I have several questions concerning the original Paillier cryptosystem as described in Paillier, Pascal (1999). "Public-Key Cryptosystems Based on Composite Degree Residuosity Classes". EUROCRYPT. Springer. pp. 223-238. DOI: 10.1007/3-540-48910-X_16

$p$ - unencrypted message, plaintext
$c$ - encrypted message, ciphertext
$r$ - random factor
$k_{pub}$ - public key
$k_{priv}$ - private key

I have a Paillier-encrypted ciphertext ($p$) that is no straight encryption but the result of an arbitrary number of various true or mixed homomorphic operations or re-randomizations.

  1. Assuming I know $p$ and the corresponding private key $k_{priv}$. Am I able to compute the random factor $r$ from this so that a reencryption of $p$ with $r$ would be identical to $c$, i.e. $E(p, k_{pub}, r) = c$ ?

  2. if positive answer to 1, how do I compute $r$?

  3. if positive answer to 1, is it possible that there exists another $r'$ so that a different plaintext $p'$ encrypted with $r'$ would also result in $c$, i.e. $Enc(p, k_{pub}, r) = c = E(p', k_{pub}, r')$, $p \neq p'$, $r \neq r'$ ?

  4. if positive answer to 3, could this $r'$ be efficiently computed, i.e. could the owner of $k_{priv}$ be trusted if he would provide $r$ to a given $c$ as (Zero knowledge) proof of correct decryption?


1 Answer 1


Let us briefly recall the Paillier encryption. Let $k_{pub} = (N = PQ, g)$ be a public key, where $N$ is the RSA modulus. The secret key is $\lambda = \mathrm{lcm}(P-1,Q-1)$ (or $P,Q$). The encryption of $p \in \mathbb{Z}_N$ with randomness $r \in \mathbb{Z}_N^*$ is $C = g^p r^N \bmod{N^2}$.

You can verify $\mathbb{Z}_{N^2}^* \simeq \mathbb{Z}_N \times \mathbb{Z}_N^*$. As Paillier wrote, there is a subgroup $G = \{z \mid z = y^N \bmod{N^2}\}$ of order $\phi = (P-1)(Q-1)$. There is a bijective mapping $\tau$ from $\mathbb{Z}_N^*$ to $G$ which maps $y$ to $z = y^N \bmod{N^2}$. The inversion $\tau^{-1}(z)$ is computed by $y = z^{N^{-1} \bmod{\lambda}} \bmod{N}$. Roughly speaking, this is the RSA decryption with $e = N$.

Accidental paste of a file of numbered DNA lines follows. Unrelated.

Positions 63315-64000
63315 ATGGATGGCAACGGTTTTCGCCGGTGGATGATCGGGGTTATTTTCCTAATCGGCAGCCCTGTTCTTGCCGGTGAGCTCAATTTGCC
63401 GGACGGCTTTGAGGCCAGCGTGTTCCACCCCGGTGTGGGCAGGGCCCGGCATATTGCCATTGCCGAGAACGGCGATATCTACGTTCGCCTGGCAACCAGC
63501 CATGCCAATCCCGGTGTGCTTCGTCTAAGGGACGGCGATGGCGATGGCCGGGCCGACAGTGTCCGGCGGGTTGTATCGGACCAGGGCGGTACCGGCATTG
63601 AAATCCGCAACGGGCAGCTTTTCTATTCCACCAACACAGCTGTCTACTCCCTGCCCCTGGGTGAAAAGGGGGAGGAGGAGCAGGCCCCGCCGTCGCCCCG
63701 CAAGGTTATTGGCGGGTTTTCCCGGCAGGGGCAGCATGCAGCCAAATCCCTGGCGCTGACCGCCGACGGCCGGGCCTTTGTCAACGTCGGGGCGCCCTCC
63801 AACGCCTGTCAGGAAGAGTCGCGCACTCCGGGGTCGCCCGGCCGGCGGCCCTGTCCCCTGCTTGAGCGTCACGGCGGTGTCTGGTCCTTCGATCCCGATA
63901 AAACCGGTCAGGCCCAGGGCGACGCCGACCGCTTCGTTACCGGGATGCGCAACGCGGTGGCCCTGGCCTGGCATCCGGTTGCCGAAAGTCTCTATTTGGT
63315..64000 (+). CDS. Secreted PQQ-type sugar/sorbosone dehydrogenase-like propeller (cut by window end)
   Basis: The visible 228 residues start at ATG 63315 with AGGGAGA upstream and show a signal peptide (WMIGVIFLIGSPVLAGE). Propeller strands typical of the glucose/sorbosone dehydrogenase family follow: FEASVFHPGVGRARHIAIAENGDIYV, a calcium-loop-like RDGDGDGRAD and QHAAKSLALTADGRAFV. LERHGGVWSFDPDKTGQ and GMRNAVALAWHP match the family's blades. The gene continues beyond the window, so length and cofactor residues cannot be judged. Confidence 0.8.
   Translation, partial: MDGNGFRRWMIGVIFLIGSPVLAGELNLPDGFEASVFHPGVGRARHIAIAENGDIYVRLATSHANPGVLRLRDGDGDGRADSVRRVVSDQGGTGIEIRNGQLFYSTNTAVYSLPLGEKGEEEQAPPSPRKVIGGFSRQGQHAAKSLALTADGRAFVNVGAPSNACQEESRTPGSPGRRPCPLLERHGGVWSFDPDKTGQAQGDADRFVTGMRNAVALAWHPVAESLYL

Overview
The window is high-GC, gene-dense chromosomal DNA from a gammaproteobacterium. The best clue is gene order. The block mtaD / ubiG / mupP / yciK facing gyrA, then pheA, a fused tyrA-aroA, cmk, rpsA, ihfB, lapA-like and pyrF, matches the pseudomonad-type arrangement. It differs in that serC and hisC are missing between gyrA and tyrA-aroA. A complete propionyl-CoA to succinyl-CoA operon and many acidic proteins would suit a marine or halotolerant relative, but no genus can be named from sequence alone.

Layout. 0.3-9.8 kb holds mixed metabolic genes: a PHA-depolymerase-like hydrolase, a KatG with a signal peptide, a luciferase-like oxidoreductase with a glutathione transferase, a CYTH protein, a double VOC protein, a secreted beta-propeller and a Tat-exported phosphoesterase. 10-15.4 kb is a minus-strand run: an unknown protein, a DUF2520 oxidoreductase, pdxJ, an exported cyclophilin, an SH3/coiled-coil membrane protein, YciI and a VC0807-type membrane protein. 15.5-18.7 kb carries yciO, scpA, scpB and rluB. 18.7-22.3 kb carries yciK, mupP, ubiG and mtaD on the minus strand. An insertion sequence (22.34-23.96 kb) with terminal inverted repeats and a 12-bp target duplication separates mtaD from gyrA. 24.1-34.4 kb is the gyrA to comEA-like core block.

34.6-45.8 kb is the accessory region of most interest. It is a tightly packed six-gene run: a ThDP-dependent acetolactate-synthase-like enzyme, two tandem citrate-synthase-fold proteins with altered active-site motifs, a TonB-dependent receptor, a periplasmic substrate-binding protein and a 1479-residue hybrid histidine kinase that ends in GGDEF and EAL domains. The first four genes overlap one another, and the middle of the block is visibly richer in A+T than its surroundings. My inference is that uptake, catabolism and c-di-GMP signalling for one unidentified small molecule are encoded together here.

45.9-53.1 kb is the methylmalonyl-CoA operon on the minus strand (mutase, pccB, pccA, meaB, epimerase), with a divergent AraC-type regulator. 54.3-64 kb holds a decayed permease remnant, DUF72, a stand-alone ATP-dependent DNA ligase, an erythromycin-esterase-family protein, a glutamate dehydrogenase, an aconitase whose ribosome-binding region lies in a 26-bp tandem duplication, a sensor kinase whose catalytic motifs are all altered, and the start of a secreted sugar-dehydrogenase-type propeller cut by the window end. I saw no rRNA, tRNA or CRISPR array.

1. Yes.
  2. You can find such $r$. Since you know the plaintext $p$, you can compute $d = g^{-p}C = r^N \bmod{N^2}$. By applying $\tau^{-1}$, you can find $r$. (See Section 5.)
  3. No. There is only one $r \in \mathbb{Z}_N^*$. (See Lemma 3.)\ Makes sense since there may be even a huge number of ciphertexts representing the same plaintext but they all have to decrypt to just one plaintext. Hence r is unique as long as en- and decryption are executed using the same pair of keys.
  4. No.
  • $\begingroup$ Dear Community♦. I cannot understand why you add the comment, because Lieven asks the question on the same encryption key. $\endgroup$
    – xagawa
    Jul 27, 2012 at 15:19
  • $\begingroup$ For future reference, Community isn't a real user but a bot that bumps up questions that didn't get an accepted answer every now and then so they don't stay dead (think convection). $\endgroup$
    – Thomas
    Aug 25, 2012 at 14:12
  • 1
    $\begingroup$ @Thomas In this context it wasn't a bump, it was an edit. Probably an edit by an unregistered user. $\endgroup$ Aug 26, 2012 at 10:54

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